Computer World article: “Could a 30-in. monitor help you do your job faster?” on Pfieffer Consulting study commissioned by Apple (this story has a link to the pdf of the full Pfieffer study) article (pdf) on reducing eye-strain, glare and stress from your computer display
Scott Bourne, publishes iLifeZone (also featured on’s netcast) publishes a blog on getting the most out of your Mac and recently launched a blog on podcast gear that I’m interested in checking out (right now in fact).

My first Podcast using Gabcast

I want to give a shout out to Ronald Lewis, who I found via way of Newsvine, for introducing me to Gabcast. Here’s Ronald’s Gabcast channel if you want to have a listen. This is my fist podcast using their service and so far, so good. I had no trouble setting up a channel, posting this podcast using their phone podcasting tool or publishing it on my blog. I’m interested to try their conference calling feature to see how reliable it is. Given that it’s a paid service, and I won’t have to use my phone’s three-way calling feature to conduct interviews as I’ve done with Odeo, I suspect it will be more reliable to use. The conference call service gives you 30 free minutes to try it, after which it is paid, which seems like a fair shake Gabcast’s part.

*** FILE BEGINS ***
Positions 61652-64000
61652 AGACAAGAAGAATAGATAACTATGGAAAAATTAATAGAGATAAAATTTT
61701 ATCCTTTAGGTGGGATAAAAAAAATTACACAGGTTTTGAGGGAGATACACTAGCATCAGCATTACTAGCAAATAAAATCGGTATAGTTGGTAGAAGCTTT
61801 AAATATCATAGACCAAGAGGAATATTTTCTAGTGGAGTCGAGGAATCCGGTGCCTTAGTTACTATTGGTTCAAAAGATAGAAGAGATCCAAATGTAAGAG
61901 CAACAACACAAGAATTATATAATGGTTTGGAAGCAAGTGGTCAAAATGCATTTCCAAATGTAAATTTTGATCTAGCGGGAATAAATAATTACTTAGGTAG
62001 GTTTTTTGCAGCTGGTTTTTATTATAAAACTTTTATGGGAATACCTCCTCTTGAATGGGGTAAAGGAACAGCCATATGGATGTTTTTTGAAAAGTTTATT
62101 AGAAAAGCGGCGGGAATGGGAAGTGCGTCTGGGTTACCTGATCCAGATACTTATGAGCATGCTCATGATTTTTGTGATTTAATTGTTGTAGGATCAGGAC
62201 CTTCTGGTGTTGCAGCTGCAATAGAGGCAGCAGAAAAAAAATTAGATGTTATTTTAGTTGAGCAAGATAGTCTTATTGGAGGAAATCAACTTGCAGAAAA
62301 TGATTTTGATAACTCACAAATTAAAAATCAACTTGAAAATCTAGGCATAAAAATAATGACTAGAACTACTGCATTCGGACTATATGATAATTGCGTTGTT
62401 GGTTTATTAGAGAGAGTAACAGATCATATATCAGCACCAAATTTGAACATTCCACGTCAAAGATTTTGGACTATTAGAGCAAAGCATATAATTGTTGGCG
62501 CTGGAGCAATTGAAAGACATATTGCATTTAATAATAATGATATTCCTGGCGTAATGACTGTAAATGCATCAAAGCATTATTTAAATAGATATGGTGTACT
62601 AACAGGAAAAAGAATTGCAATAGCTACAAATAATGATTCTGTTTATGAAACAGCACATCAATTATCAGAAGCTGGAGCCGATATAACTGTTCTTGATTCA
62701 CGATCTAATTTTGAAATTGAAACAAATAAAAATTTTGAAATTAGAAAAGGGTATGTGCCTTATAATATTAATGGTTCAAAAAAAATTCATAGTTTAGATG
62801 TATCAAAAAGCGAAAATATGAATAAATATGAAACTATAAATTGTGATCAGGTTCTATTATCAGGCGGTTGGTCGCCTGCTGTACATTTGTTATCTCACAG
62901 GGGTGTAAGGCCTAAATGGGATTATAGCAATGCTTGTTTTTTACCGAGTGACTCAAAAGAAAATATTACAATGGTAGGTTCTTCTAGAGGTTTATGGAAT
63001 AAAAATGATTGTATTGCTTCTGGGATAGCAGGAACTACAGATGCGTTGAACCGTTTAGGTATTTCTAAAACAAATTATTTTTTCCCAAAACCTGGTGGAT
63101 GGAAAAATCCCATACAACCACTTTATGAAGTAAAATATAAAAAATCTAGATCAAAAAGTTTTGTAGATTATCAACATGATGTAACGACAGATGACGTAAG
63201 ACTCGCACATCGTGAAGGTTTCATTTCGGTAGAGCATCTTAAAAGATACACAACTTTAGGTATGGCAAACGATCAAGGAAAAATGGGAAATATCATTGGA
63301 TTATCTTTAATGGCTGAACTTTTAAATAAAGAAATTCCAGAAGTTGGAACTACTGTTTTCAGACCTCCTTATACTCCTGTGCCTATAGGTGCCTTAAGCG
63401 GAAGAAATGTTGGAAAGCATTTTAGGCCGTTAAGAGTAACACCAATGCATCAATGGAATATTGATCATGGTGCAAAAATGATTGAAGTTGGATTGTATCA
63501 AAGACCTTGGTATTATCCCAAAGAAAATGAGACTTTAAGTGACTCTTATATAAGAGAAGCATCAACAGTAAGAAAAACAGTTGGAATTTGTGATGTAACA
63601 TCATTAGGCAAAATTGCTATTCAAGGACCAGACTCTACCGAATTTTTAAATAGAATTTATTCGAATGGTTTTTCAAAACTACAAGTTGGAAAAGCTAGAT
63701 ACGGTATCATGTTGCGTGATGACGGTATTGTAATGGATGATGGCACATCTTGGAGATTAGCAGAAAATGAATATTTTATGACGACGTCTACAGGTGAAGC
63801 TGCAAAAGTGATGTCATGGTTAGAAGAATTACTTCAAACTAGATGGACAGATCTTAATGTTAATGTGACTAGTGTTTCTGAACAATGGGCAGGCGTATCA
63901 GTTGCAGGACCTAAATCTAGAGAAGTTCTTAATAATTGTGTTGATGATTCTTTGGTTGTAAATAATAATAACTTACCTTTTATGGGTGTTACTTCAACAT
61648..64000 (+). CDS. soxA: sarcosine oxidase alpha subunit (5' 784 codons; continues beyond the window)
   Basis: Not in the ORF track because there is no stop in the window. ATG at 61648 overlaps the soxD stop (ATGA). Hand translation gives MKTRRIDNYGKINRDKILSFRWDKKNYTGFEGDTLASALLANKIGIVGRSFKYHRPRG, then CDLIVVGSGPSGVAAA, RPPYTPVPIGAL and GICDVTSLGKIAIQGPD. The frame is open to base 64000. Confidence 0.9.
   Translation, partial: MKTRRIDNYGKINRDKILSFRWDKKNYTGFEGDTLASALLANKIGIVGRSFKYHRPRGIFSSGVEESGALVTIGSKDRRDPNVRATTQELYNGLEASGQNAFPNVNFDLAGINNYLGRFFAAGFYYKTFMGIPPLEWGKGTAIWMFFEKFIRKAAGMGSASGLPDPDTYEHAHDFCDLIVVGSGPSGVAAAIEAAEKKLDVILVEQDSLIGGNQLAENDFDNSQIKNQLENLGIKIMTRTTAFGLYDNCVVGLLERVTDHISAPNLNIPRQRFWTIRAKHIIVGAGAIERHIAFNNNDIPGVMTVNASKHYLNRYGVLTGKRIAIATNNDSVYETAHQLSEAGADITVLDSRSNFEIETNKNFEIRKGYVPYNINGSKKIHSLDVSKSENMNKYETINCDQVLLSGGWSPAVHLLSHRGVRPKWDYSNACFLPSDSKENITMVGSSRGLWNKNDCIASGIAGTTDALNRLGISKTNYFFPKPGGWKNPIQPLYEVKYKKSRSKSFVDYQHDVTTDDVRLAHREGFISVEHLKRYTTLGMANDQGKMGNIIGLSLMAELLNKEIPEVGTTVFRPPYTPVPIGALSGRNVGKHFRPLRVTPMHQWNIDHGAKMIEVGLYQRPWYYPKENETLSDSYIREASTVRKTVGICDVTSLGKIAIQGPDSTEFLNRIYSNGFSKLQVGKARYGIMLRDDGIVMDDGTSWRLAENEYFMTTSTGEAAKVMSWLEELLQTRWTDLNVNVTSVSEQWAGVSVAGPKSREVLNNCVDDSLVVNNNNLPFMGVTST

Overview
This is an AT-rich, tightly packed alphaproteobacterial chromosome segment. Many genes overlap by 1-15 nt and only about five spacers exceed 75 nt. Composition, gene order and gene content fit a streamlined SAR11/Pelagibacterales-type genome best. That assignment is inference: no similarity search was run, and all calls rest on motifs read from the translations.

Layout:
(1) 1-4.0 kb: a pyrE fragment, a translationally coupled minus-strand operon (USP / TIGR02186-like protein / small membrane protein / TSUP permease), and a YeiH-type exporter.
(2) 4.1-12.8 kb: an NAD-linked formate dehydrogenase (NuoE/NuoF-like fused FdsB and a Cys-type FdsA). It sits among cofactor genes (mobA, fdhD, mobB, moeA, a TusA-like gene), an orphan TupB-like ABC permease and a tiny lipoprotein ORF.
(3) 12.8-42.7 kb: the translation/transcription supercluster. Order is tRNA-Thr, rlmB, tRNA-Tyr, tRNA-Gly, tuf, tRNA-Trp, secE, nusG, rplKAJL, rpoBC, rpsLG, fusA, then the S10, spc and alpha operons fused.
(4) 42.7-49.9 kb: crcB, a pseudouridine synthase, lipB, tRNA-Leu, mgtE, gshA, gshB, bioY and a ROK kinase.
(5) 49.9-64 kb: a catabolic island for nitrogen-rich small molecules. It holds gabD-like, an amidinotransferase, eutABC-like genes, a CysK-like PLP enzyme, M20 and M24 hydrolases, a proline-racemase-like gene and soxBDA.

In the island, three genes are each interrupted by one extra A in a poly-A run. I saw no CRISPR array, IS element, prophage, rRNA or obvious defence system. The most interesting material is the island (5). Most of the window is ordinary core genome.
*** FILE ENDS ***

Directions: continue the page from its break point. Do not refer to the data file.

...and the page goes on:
Gabcast! #1

Time to try Gabfest

I’ve introduced you to some of my good and bad experiences using Odeo to podcsat with over the phone. I came across another podcasting tool that now has support for both phone recording and wordpress. So, here’s a test post featuring a podcast from Gabfest that talks about some of their new features, including the addition of WordPress support.